An Anne Arundel County judge recommended yesterday that Bruce C. Bereano not be disbarred despite his felony mail fraud conviction, giving the State House lobbyist a bit of judicial support as he fights to save his law license.
In making his recommendation, Anne Arundel Circuit Judge Eugene M. Lerner noted the relatively "minor degree" of harm caused by Bereano's crimes and the wide array of witnesses who vouched for his character -- including a congressman, a former governor and four current or former judges.
"It is the recommendation of this Court that [Bereano] receive a sanction less than disbarment," Lerner wrote in his six-page report to the Court of Appeals.
While Lerner did not suggest what punishment he considered appropriate, the Court of Appeals can impose punishments less severe than disbarment, including suspension of a law license or a reprimand.
Bereano said he was "exceedingly grateful" for the judge's recommendation.
"I respectfully hope that it is given strong and serious consideration by the Court of Appeals in its determination of my fate," Bereano said.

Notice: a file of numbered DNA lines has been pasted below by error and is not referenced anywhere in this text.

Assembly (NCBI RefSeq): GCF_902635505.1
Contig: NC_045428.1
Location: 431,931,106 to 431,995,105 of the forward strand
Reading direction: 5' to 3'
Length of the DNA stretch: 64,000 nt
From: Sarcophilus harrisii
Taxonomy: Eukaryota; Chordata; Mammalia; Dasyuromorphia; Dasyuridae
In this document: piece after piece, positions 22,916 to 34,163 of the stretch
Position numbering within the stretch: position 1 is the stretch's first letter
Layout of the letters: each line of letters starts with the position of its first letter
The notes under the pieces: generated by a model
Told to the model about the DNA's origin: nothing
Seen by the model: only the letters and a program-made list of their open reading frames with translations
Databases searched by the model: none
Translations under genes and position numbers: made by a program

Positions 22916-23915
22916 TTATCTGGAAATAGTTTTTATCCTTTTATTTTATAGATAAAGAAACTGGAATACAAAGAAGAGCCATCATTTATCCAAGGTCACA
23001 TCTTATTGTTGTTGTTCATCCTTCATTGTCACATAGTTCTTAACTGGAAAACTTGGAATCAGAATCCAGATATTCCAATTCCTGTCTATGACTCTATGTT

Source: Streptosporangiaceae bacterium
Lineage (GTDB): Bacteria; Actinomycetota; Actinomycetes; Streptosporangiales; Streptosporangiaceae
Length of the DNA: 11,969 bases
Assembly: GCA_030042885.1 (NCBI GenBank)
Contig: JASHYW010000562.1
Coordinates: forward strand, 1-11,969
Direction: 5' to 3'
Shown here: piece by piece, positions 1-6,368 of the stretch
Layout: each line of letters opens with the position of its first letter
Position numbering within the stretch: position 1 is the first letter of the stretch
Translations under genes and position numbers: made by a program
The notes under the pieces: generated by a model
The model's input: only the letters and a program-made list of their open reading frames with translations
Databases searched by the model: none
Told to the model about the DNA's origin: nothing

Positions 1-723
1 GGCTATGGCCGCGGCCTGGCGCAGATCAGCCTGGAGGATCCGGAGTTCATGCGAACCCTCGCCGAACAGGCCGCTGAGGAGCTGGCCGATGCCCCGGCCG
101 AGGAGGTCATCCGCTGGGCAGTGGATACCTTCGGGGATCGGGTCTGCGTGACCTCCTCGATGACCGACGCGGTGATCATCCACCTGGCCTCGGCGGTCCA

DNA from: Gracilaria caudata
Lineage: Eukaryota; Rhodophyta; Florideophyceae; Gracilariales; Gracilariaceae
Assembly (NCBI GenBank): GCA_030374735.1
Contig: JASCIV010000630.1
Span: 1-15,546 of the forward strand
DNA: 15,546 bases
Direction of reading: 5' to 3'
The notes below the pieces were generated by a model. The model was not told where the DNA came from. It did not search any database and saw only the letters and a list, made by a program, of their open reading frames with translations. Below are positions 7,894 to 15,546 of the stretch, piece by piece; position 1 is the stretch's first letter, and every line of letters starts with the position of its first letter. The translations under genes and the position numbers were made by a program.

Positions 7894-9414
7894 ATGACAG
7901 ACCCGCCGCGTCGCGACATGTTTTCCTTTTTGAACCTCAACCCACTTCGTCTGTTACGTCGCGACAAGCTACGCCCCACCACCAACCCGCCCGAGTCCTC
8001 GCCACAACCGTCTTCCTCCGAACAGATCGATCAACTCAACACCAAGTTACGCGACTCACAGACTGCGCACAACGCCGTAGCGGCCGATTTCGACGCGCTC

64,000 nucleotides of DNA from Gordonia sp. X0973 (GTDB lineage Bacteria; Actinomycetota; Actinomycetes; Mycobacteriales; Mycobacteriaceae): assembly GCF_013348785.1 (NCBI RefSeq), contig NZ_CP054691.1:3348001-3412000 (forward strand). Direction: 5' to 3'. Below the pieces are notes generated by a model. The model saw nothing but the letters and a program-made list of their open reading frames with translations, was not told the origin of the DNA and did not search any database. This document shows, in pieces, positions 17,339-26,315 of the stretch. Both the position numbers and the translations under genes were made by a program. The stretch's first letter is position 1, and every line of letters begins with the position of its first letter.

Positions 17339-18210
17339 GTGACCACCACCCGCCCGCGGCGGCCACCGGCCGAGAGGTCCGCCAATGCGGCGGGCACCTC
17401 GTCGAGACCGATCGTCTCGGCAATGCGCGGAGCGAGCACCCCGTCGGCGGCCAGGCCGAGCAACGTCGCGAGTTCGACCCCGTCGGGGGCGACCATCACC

Kendall R. Calhoun, the lawyer who is handling Bereano's disciplinary case for the Attorney Grievance Commission, said she would not comment until she had read the judge's recommendation.
She said she would push for disbarment when the case is argued before the Court of Appeals.
Bereano was disbarred in the District of Columbia last fall, after losing the final appeal of his 1994 conviction.
A federal jury convicted Bereano of seven counts of mail fraud, finding that he overbilled lobbying clients so that he could make campaign contributions.
The lobbyist had instructed family members and employees of his law firm to make the contributions, then passed the costs to clients, prosecutors said.
Bereano served five months in an East Baltimore halfway house and is serving five months of home detention.
During a hearing Tuesday and Wednesday, Bereano told Lerner he expects the Court of Appeals to take his law license away -- but is fighting for a brief suspension.
Over the two days, Bereano called 39 witnesses -- an extraordinary number for such a proceeding -- including U.S. Rep. Steny H. Hoyer, Maryland District Court Chief Judge Martha F. Rasin and former Gov. Marvin Mandel.
Lerner appeared to be swayed by the effusive testimony on Bereano's behalf.
"Having considered all of the evidence, this Member of the Court believes that [Bereano] has performed many beneficial acts for the citizens of the community, which should be balanced against the violation of the Rules of Professional Conduct and the serious error in judgment," Lerner wrote. "It is your writer's belief that [Bereano] has suffered greatly and has learned much throughout this ordeal."
"It is not contemplated by this Court that [Bereano] will ever engage in this type of activity in the future," Lerner added.
Pub Date: 9/24/99